When I was a college student and reading John Locke’s “Essay on Humane Understanding” I saw in my adolescent way how knowledge leads to ideas through critical inquiry and imagination. Nowhere does Locke use the latter term but I recognized “idea” was to the 18th century what imagination would become in the 20th—it meant going forward. I was lucky, not merely because Locke had proved the dignity of inquiry, but also because I was privileged to attend a liberal arts college where students could talk about such things. I sat in the shabby student union with classmates and we argued about Locke and Galileo, and Lordy, the dignity of engagement was suddenly ours.
Lately there's been pervasive talk about the approaching end times of the college campus. According to soothsayers, we shall have no more colleges, substituting on-line courses and big servers. When I read or hear this I’m not instantly dismissive for the proposition is as fair as many and residential colleges are expensive and nowadays one scarcely needs a physical library to acquire information, and why couldn’t we have video lectures in cyber-space and save dollars dollars dollars. I too think higher education should be less expensive and believe it should be available to anyone who seeks it. But then I remember how we argued about John Locke over milk shakes all those years ago—how we sat up nights and discussed Jefferson or Crick and Watson. A genuine college education isn't merely about the gathering of information.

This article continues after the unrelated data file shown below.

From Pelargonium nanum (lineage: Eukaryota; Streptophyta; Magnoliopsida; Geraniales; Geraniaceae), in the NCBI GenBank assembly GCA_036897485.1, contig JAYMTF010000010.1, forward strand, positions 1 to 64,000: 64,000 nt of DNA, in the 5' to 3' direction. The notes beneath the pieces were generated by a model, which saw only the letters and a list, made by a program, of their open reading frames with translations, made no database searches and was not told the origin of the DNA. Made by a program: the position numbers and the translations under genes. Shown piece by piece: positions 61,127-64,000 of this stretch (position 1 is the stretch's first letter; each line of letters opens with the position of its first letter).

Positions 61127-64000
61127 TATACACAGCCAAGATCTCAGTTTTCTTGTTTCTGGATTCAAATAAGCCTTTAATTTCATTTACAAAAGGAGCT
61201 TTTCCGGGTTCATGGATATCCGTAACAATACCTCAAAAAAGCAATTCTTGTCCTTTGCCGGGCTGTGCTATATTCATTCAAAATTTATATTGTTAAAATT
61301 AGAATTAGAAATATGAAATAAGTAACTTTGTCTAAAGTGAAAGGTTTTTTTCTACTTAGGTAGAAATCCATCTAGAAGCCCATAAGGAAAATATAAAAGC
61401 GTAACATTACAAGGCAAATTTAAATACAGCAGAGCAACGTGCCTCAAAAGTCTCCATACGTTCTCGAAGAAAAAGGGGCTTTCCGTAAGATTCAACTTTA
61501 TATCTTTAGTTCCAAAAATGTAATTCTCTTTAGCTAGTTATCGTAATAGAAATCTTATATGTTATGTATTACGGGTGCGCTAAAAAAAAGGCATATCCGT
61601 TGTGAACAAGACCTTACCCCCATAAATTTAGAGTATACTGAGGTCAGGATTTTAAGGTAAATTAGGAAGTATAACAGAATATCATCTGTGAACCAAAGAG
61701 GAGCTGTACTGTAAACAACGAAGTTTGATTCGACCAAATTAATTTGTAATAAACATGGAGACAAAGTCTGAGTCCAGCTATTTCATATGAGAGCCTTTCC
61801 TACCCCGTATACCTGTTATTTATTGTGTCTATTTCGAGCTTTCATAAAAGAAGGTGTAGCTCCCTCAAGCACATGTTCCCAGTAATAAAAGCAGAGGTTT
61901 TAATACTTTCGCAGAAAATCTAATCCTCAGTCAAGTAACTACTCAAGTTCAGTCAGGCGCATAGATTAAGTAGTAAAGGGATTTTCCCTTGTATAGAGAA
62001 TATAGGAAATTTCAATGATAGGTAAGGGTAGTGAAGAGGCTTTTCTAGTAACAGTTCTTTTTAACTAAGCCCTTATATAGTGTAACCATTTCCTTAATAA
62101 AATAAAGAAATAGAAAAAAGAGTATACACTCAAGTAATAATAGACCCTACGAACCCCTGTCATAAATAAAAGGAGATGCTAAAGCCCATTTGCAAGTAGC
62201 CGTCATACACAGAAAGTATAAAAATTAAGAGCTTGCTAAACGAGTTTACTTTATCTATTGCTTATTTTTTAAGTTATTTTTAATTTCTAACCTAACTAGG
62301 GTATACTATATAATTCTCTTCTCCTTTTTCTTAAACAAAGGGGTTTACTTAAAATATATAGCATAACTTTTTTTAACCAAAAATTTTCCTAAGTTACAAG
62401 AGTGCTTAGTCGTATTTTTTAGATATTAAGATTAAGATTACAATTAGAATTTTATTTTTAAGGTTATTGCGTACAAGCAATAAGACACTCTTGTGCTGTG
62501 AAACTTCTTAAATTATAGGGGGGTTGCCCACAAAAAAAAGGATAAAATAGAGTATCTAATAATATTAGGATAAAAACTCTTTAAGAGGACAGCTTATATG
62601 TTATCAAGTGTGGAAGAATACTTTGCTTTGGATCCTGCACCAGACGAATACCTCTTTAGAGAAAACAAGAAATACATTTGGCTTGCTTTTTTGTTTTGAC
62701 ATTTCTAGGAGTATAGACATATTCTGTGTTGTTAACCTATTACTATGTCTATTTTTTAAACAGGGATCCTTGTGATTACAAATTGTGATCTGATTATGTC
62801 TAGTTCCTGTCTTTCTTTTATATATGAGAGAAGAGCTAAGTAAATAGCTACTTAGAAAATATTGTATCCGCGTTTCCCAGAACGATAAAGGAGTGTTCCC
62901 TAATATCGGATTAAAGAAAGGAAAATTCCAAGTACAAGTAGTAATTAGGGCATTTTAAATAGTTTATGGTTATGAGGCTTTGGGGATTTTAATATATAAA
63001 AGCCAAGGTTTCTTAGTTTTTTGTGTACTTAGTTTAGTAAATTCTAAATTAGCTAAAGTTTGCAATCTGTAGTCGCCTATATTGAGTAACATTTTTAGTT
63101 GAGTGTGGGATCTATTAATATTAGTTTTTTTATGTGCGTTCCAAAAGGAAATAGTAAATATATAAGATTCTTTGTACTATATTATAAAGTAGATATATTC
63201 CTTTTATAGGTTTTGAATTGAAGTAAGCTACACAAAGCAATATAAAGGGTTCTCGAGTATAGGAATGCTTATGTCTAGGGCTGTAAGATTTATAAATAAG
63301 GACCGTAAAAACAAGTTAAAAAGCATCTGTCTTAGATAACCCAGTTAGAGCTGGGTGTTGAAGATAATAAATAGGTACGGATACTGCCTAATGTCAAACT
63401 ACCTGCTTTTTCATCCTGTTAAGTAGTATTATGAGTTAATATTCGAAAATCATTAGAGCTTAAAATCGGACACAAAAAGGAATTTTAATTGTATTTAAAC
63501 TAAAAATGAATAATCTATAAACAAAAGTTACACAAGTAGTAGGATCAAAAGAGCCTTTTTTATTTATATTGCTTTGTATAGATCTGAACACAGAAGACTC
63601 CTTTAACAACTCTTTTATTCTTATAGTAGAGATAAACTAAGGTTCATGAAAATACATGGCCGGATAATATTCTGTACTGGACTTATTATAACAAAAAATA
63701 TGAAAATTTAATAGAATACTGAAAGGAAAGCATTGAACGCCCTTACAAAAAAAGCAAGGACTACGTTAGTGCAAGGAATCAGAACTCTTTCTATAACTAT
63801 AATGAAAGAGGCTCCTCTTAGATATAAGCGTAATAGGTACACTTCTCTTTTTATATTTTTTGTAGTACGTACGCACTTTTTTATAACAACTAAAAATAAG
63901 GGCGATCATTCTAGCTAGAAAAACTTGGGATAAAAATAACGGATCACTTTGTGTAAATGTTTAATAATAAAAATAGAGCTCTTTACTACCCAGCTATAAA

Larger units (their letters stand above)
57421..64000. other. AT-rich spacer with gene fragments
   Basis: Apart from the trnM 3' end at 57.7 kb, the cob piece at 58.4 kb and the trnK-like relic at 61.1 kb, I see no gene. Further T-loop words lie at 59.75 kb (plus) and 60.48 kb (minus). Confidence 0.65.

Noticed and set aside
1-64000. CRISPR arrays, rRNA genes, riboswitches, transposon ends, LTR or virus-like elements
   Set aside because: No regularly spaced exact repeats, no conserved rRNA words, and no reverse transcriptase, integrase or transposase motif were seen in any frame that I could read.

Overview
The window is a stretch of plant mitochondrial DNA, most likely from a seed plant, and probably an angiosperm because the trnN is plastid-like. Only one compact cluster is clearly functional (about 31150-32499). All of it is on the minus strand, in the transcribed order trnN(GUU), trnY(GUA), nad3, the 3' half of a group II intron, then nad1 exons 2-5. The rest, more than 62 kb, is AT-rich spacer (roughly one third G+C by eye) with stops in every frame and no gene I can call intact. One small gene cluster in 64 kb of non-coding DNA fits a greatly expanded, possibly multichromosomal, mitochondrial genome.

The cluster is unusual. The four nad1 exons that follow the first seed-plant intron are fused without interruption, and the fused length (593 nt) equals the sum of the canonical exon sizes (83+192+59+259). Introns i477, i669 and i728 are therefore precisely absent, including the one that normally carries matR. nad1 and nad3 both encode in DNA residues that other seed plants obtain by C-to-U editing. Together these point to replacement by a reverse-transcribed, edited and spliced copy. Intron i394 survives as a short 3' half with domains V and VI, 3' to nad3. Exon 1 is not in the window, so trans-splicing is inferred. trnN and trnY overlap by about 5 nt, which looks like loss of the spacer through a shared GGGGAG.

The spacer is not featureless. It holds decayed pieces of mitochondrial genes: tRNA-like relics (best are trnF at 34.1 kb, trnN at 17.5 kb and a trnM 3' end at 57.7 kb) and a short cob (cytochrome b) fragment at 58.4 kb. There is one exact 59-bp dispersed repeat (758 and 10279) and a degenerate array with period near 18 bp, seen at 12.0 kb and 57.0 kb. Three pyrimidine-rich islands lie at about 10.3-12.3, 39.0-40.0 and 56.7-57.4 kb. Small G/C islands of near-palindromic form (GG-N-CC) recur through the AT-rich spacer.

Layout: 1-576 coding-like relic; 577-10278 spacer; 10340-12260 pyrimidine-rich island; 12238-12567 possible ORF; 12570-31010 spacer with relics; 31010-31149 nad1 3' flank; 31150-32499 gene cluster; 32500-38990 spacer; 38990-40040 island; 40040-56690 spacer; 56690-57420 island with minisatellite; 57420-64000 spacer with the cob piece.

Complicating matters further is the fact that learning space isn't simply classroom space. A basic analysis of teaching holds that there are four primary dynamics of pedagogy: the lecture with audio-visual material (linear learning); class discussion (horizontal learning); clusters (small group activities) and network instruction (decentralized teaching). Any of these things can be performed without a physical classroom. And yet, in my forty years of studying and teaching, much of what has proved supremely valuable in intellectual terms has happened in corridors, cafeterias, walking up hill or down, or when I've invited students to accompany me across campus while I pursue some errand. Not one of the descriptors above can match what happens in extramural space or what the Greeks called the agora.
Something additional happens on a campus, a serendipitous thing–the overheard phrase, an argument in passing. True learning and its associated breakthroughs often happen “against method” as the philosopher of science Paul Feyerabend once put it. This is undeniable and it's a serious mistake to image the attainments of higher education are merely functions of linear or horizontal delivery systems.
One should not be rooting hastily for the end of the college campus as its laboratories, it's funny gardens, it's very elevators are creative spaces. This is one reason Thomas Jefferson designed the center of the University of Virginia as he did, that people might meet, and by accident.